The Mirena Intrauterine Device (IUD) was approved by the Food and Drug Administration (FDA) in 2000 for use as a contraceptive and in 2009 “to treat heavy menstrual bleeding in women who use intrauterine contraception as their method of pregnancy prevention”. Mirena was not the first IUD on the market, but Mirena offered the promise of additional protection by delivering a slow release of hormones into the system of users. Since approval, women have reported numerous problems. Learn why.
Did you use Mirena? Do you believe you have been injured? Problems with the popular IUD such as migration, perforation, vaginal hemorrhage and surgery have been reported in Mirena cases as possible complications. If you have concerns please fill out our contact form to the right or call our toll-free number. All calls are confidential. You can request to speak with a female representative.
Mirena lawsuit: FAQ
- How much does it cost to get a case evaluation? The initial consultation is free.
- How much does it cost to file a Mirena litigation case? You will not be asked for any upfront payments. Cases are taken on a fee contingent basis.
- How do I know if I have a Mirena case? During a free case evaluation, you will be asked several questions and offered answers. Medical records must be reviewed. A Mirena lawyer can assist you with this process.
- Am I entitled to money for my pain and suffering? Medical device cases are complex. Many factors can affect the outcome including the resources available to your Mirena attorney. Please feel free to discuss all concerns.
What are the potential Mirena side effects?
- Migration: (Source: RadioGraphics) “migration of the IUD from its normal position in the uterine fundus is a frequently encountered complication”
- Expulsion: (Source: RadioGraphics) “Expulsion or intrauterine displacement of the IUD leads to decreased contraceptive efficacy
- Perforation: (Source: RadioGraphics) “Complete uterine perforation, in which the IUD is partially or completely within the peritoneal cavity, requires surgical management, and timely and direct communication with the clinician is essential in such cases. Careful evaluation for intraabdominal complications is also important, since they may warrant urgent or emergent surgical intervention.”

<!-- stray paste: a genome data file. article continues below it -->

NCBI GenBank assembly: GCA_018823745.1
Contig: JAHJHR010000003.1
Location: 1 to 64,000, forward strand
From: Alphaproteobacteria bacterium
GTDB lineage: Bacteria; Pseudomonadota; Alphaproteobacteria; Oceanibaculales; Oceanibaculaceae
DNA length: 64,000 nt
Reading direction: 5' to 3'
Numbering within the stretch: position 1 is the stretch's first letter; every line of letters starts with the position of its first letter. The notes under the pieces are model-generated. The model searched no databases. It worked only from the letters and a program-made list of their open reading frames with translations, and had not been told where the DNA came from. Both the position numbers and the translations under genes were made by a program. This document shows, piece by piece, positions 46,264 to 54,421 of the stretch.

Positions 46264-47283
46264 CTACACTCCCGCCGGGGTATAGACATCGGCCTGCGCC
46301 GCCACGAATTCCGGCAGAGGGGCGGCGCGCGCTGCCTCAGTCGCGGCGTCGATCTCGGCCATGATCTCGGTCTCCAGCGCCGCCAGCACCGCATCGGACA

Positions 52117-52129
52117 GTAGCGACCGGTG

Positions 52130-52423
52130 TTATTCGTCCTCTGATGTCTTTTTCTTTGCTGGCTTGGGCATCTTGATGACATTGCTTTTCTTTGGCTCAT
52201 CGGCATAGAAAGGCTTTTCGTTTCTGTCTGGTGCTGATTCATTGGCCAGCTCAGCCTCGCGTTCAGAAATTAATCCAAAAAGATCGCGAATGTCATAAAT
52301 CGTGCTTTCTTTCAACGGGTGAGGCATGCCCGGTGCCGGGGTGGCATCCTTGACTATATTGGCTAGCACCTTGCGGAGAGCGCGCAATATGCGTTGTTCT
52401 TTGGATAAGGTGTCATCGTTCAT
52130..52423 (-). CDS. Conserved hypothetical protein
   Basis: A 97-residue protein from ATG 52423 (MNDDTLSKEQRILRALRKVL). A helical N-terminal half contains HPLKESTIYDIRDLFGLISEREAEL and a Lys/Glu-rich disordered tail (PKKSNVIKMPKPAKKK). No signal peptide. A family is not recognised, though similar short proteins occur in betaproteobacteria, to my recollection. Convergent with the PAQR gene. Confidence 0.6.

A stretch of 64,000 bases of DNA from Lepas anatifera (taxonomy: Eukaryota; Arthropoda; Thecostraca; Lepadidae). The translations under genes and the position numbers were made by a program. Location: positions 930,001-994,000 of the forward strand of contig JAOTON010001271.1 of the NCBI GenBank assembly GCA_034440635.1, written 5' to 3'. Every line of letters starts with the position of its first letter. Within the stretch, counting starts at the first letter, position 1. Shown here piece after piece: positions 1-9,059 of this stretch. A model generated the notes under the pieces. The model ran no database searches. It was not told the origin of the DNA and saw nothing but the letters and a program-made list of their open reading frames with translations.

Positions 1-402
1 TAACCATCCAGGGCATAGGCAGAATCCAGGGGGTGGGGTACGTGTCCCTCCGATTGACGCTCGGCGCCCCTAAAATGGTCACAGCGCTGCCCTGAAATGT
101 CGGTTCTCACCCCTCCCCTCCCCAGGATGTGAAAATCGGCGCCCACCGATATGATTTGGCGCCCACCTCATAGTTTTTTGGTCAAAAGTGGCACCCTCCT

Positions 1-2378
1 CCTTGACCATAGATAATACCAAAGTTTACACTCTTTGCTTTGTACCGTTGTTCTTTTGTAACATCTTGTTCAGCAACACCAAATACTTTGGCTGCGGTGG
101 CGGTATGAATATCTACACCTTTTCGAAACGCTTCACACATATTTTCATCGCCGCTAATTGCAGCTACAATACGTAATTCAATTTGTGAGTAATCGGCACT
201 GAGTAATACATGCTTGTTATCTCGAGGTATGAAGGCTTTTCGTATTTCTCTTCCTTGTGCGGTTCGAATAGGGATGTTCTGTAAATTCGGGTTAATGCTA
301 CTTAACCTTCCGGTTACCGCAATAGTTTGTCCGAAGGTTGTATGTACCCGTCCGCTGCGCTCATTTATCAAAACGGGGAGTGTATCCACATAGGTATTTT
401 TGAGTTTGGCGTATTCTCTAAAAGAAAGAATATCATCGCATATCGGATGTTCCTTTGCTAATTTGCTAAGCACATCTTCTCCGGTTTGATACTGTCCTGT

What is Mirena?
Mirena manufactured by Bayer Pharmaceuticals, was initially approved in 2000 as a contraceptive device. It is a small (3cm in length) medical device made of soft plastic that is inserted through the cervix into the uterus (womb). It is intended to be a long term method of contraception and is marketed to last about 5 years.
Intrauterine devices (T-shaped devices inserted into the uterus) have been around for decades and were originally made of copper. Mirena is referred to by the manufacturer as an Intrauterine System rather than a Intrauterine device. The typical copper IUD is just that, an IUD whereas Mirena includes a hormonal reservoir in the neck of the device that provides for a slow release of low dose hormones (estrogen and progestin) into the woman’s body to among other things, assist in the prevention of pregnancy. It was marketed to women as a long term, effective, low risk contraceptive that later (2009) was approved to control heavy periods.
FDA statements about Mirena
Various allegations have been made against Bayer Pharmaceuticals in Mirena cases. The range of allegations made against the manufacturer, vary from false marketing claims to failure to warn about possible side effects potentially associated with the device.